You can always wear protection when having penetrative anal sex. You can get tested regularly for STIs. You can take PrEP (a daily drug preventing people from getting infected with HIV). You can be O- (universal blood donor) but none of this matters…
Because you are an openly queer man (gay, bisexual, or pansexual man). Because you like to have sex with other men, the implicit assumption is that your blood is tainted, that you are a vector of disease, that your identity equals infection. To put it simply, you cannot simply go to a health centre and donate blood and I don’t understand why.
Or no, scratch that.
I know why. Queer men have been barred for life from donating blood or subjected to different standards (several months of abstinence, etc.) since the AIDS pandemic started in the 80s. However, any ban prohibiting queer men from donating blood reeks of queerphobia, and is rooted in discriminatory practice rather than scientific grounding. Charlene Garlarneau, an American bioethicist, wrote in 2010, that “discrimination resides not in the risk itself but in the Federal Disease Agency response to the risk.” To put it simply, deferrals and bans stigmatise. They place another layer of that so-called “promiscuous diseased label” on queer men’s bodies.
Don’t get me wrong, queer men are more likely to be openly non-monogamous than straight people and are more at risk of contracting HIV and the safety of the blood recipient trumps queer men’s right to donate. Yet, leading medical organisations and professionals have been debunking the relevance of a ban on queer men for the past decade now. After being donated, blood still undergoes a series of rigorous tests to detect traces of HIV, syphilis, hepatitis, and other blood-borne diseases. Of course, these tests are not 100% accurate, resulting in 10-HIV infected units per 12 million blood samples in the United States for instance.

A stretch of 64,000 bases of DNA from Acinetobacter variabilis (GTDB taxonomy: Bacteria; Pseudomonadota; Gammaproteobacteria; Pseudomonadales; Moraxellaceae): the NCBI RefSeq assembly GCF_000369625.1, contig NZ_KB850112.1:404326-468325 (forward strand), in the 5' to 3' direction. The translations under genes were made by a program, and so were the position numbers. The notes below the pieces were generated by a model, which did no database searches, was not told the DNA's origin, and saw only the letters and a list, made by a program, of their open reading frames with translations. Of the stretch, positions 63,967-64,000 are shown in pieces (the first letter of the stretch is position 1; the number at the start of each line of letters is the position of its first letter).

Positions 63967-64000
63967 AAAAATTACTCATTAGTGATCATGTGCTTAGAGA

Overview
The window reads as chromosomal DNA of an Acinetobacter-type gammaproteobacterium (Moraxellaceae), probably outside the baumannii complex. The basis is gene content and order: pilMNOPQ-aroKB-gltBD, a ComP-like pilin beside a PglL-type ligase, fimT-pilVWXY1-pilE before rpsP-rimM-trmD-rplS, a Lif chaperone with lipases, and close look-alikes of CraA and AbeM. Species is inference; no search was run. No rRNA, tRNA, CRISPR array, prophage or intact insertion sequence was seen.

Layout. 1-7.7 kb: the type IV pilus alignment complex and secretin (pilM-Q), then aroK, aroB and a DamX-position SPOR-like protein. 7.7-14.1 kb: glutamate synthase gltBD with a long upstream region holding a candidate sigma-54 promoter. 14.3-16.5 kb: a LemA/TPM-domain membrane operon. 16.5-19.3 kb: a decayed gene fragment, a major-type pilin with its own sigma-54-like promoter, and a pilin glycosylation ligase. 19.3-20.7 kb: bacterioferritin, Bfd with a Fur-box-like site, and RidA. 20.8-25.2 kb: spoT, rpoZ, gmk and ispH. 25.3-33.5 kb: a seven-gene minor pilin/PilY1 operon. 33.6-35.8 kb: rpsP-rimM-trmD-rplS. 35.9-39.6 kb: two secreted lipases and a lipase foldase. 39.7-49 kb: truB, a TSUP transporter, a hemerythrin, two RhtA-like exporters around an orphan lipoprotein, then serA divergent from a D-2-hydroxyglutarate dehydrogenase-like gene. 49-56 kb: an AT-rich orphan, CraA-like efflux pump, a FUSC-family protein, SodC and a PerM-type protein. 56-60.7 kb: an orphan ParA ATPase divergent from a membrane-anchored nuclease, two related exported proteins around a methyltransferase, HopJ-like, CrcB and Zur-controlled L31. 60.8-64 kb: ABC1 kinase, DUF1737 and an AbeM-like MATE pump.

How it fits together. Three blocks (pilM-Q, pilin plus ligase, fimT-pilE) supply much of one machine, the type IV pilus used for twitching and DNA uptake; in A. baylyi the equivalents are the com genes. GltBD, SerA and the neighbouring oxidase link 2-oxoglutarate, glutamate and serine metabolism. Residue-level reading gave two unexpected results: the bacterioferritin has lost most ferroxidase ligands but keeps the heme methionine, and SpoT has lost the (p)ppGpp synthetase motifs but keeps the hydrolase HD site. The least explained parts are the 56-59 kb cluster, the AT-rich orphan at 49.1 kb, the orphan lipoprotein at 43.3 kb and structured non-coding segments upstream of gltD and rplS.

Of course, the risk should not be minimised, but testing has become so accurate that barring certain individuals from donating blood based on a group’s membership is no longer logical and actually discriminatory. The way many policies worldwide go is that a queer man having had sex in the past three months with another man will not be able to donate blood but a straight man, a straight woman, or a queer woman having had several unprotected partners in the past three months will be able to. See why we say queerphobia here? Just like Benjamin Mazer reminds us, we would find a blood donation ban based on race or ethnicity repugnant, as there used to be in the United States when Haitians could not donate blood between 1983 and 1991. Blood donation should be based on a person’s individual risk based on their behaviour rather than a blanket discriminatory ban based on someone’s identity.
Nowadays, more and more countries are dropping their bans and deferrals on queer men. Is it thanks to years of LGBTIQ advocacy demanding blood donation protocols to reflect science rather than stigma and stereotypes, or because countries are faced with national crises of blood supply since the Covid-19 pandemic and the closing of blood drives? Or a combination of both? Who knows? That being said, more covert forms of discrimination may still loom over queer men even when blood donation eligibility is based on individual sexual behaviour rather than sexual orientation. Simply saying “don’t say gay” to doctors won’t often be enough. In any case, it is a step in the right direction, especially given that studies show that queer men would actually love to donate their blood and show that no, we are not disease vectors, and save countless lives.
In this way, blood donation is not only gendered but heteronormatively so.